The Hearst saga also marked a watershed moment in news reporting from another perspective. In May 1974, six members of the SLA (Hearst not among them) were cornered by police in a house in suburban Los Angeles. Faced with how best to cover the story of the times from the scene, TV station KNXT took it upon itself to utilize a then largely experimental technology: a microwave transmitter that allowed a station to utilize a “minicam” to broadcast live from the field (rather than shooting film to be processed back at the station for airing at a later time).  With KNXT sharing the signal with other L.A. stations (and, as such, their nationwide affiliates), it would mark the first time ever that an un-planned, live news event was broadcast across the United States.

A different era. A different society. A different media.  And an outstanding new book that takes you back there.

 

 

 

 

Why Our Books Have Lost Their Spines

Saturday, March 5th, 2016

Screen Shot 2016-03-05 at 1.18.18 PMThere have been times in recent months where I almost feel like a kid again; and not in a good way.  I am an avid book reader and always have been.  Yet, if I want to go out and pick up a new book to read my options continue to dwindle. Which rhymes with Kindle. And therein lies the rub.

When a friend of mine recently learned that another Barnes and Noble had closed near her house, she was crestfallen. Until I reminded her that she and I were part of the problem.  She hadn’t bought a book in years, opting to always visit the public library.  I, on the other hand, was choosing the downloading route more and more.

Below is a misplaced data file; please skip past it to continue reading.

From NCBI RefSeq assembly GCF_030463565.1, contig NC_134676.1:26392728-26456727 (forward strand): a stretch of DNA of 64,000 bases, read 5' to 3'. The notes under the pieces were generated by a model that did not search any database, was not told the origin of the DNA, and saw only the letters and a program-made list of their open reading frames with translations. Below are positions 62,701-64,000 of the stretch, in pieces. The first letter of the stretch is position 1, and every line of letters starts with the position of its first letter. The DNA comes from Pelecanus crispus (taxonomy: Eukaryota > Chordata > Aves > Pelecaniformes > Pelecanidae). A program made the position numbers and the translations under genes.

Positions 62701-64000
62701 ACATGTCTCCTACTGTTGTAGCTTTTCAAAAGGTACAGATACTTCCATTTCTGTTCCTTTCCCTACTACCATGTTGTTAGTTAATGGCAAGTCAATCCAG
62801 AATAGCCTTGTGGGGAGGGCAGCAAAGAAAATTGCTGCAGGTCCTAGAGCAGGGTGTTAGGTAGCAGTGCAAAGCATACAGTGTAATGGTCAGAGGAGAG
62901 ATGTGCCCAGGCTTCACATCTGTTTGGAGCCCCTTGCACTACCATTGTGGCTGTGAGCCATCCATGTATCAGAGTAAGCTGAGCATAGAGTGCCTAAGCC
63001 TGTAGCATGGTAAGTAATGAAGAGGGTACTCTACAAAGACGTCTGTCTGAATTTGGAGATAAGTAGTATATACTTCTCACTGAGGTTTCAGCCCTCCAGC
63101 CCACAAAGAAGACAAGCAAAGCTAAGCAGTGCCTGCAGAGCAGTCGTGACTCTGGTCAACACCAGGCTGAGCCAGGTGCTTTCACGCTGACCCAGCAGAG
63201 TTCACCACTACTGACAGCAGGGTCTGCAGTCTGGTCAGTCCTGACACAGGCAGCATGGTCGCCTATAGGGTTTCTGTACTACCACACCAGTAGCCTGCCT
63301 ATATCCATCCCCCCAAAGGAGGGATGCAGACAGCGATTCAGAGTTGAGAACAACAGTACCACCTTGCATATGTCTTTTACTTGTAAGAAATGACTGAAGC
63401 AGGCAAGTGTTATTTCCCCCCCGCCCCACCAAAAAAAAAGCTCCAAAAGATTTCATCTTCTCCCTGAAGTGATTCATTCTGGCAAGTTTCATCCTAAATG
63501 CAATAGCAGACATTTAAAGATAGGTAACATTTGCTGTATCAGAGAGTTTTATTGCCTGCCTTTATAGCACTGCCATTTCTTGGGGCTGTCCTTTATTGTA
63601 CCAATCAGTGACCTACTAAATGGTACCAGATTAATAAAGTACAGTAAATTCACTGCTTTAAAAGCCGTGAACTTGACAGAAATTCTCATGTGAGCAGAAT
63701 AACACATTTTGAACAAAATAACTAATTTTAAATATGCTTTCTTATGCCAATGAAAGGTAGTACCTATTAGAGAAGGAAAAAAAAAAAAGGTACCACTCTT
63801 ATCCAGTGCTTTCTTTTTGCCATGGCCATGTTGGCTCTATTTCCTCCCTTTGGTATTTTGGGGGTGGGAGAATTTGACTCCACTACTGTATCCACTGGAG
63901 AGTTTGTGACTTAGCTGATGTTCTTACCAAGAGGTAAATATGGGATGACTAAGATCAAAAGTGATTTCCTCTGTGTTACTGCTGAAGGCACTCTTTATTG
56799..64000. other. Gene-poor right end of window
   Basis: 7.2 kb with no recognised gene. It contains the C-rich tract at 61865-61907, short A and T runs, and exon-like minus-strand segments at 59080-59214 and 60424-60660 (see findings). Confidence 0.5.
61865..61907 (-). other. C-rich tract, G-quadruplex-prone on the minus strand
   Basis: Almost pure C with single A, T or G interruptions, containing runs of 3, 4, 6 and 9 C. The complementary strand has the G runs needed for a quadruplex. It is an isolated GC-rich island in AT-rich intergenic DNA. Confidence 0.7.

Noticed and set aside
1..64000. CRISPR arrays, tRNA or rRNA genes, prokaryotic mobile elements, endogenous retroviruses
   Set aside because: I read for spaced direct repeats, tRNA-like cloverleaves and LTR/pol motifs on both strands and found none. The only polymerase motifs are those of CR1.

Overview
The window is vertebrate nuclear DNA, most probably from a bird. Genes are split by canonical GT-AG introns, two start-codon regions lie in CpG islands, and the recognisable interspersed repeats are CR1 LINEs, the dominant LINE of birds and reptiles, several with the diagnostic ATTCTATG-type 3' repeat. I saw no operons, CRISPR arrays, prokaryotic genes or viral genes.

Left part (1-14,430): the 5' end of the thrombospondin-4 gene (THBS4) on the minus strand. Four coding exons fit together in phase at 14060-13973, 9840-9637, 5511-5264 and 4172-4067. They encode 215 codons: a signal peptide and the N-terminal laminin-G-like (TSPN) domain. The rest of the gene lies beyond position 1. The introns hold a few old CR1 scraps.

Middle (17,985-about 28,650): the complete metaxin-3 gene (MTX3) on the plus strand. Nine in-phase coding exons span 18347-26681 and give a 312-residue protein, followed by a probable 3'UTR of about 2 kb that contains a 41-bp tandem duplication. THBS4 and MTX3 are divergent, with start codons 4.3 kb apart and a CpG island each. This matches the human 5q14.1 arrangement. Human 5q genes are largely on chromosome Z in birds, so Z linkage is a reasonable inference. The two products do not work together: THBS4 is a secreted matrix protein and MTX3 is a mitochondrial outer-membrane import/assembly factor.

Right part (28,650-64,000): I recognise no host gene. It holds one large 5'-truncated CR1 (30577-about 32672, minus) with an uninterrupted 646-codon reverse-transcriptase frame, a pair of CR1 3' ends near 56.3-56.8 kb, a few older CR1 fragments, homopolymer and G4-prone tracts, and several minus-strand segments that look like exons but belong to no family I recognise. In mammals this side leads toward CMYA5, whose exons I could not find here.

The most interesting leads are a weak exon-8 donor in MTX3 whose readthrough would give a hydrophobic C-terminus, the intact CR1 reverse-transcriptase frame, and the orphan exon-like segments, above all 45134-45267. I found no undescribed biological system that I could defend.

Growing up pre-Internet and before the advent of the big box bookstores, I did have access to books via smaller bookstore chains. Yet, when Borders debuted some twenty or more years ago, the tome-buying experience was taken to another level.  With amazing, seemingly endless selections of new and classic offerings.  As importantly and akin to the Starbucks recipe for coffee enjoyment, there was the experience. Browsing over scones and hot chocolate. Discovering new authors and topics amid a sea of wooden bookshelves with nearly unimaginable magazine and newspaper offerings. Storytellers reading picture books to wide-eyed children.

Today, my bookstore options, and perhaps yours as well, are a good 10 miles away in either direction.  The Kindle, meanwhile (or the Nook is you are so inclined – and at least that benefits Barnes & Noble) is always inches from my fingertips with a selection, available 24-7, that would rival fifty bookstores combined.  It’s how we consume more and more. Like our movement from CDs to MP3, we want what we want, when we want it.  Yet, there’s no denying that something is missing: The sense of community.